Response To America Before Columbus

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“America Before Columbus” Written Response By: Elaina Farris I myself, like many others, have never heard of the Cahokia Mounds, or the civilization that created them. After reading about the people and their way of life I was quite amazed. How interesting to think that the Cahokia leader, the Great Sun, would howl at the sun every morning on top of a 15-acre ceremonial mound. I was most surprised that such a civilized and developed group of group could be completely wiped out. As I read further they discussed the coming of Columbus to the American continent and the views of the Europeans about America. Some of their views include the belief that America, “had never been settled, much less civilized” and it was “inhabited only by wandering tribes who had np thought of profiting by the natural riches of the soil”. Not long after, these views would be proven as misconceptions. In reality the New World was filled with people, several million more than Europe. “More than 1,000 tribes still inhabited the northern forests, prairies, and mesa when whites arrived”. The Native Americans, even though seen as savages by the whites, were very civilized in aspects…show more content…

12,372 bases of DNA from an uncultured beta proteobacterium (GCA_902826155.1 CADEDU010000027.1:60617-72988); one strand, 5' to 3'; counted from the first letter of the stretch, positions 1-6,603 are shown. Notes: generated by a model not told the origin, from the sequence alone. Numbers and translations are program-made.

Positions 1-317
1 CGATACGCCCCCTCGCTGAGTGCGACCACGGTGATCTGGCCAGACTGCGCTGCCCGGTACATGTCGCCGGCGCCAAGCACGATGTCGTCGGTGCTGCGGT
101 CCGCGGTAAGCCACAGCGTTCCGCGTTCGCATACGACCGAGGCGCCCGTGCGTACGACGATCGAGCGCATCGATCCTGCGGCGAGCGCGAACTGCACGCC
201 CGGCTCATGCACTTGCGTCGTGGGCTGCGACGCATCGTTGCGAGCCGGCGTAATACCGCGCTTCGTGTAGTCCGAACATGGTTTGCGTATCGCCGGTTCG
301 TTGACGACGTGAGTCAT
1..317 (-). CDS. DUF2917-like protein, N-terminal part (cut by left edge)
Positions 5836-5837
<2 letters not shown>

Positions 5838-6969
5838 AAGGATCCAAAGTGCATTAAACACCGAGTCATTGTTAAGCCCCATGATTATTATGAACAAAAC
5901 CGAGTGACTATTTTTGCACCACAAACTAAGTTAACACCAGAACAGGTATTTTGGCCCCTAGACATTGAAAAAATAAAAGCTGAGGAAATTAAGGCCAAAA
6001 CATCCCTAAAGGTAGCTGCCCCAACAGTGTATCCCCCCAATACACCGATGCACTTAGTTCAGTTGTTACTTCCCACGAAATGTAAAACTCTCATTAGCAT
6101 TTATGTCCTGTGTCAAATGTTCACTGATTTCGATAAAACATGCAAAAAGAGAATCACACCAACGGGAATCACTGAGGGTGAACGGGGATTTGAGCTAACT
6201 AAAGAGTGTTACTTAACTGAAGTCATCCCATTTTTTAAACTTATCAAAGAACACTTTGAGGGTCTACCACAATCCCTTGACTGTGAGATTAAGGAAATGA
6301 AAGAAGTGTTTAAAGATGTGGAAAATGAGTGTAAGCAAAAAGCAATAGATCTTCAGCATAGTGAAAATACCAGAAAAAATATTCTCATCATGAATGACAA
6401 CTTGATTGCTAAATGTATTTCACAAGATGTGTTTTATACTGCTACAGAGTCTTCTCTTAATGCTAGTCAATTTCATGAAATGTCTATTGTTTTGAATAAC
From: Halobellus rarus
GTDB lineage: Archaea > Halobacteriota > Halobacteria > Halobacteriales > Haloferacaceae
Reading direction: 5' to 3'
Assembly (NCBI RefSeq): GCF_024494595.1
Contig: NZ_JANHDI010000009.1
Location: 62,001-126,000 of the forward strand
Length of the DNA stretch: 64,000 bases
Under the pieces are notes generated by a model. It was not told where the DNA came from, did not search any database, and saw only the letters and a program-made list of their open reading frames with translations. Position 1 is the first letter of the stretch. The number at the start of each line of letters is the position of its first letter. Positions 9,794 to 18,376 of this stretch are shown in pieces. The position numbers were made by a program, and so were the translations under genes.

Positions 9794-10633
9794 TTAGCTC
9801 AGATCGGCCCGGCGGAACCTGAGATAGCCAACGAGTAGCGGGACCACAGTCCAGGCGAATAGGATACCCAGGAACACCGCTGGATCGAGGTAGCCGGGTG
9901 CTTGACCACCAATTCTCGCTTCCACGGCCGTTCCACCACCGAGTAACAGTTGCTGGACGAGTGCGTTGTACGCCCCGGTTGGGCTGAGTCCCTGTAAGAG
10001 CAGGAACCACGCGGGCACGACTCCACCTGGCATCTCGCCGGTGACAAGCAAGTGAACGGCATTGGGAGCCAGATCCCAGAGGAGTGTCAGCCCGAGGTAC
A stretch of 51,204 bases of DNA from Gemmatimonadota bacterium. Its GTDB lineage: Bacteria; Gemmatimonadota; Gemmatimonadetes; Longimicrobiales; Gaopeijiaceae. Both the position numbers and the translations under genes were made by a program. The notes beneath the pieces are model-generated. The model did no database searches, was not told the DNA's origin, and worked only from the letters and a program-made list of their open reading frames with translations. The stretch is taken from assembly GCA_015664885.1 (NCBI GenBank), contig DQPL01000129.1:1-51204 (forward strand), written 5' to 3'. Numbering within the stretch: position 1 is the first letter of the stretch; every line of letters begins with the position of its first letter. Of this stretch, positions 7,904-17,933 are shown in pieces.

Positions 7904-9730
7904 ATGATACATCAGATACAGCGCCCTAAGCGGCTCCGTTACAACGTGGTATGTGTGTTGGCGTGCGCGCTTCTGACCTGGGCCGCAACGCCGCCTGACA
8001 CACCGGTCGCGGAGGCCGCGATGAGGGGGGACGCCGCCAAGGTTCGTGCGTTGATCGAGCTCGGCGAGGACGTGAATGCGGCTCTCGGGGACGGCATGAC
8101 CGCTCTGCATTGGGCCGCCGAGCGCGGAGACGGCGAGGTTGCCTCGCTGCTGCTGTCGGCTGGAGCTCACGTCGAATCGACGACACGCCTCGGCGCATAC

Many voyages to American to retrieve goods, caused the trade of goods, animals, plants, and ideas. This movement is known as the Columbian Exchange. Although goods, animals, and such are harmless the most important thing that was brought to America was “Old World” diseases. Just like the redwood forest, that once stretched from the Rockies to the Pacific, and the once numerous bison, the Native Americans almost disappeared. When new diseases were introduced to the Natives, their bodies weren’t able to fight them off. Tribes such as California’s Chumash shrank from 70,000 to 15,000 and over time the tribe ceased to exist. Just as the people, their culture and heritage, if not protected, can have a similar fate, almost cease to
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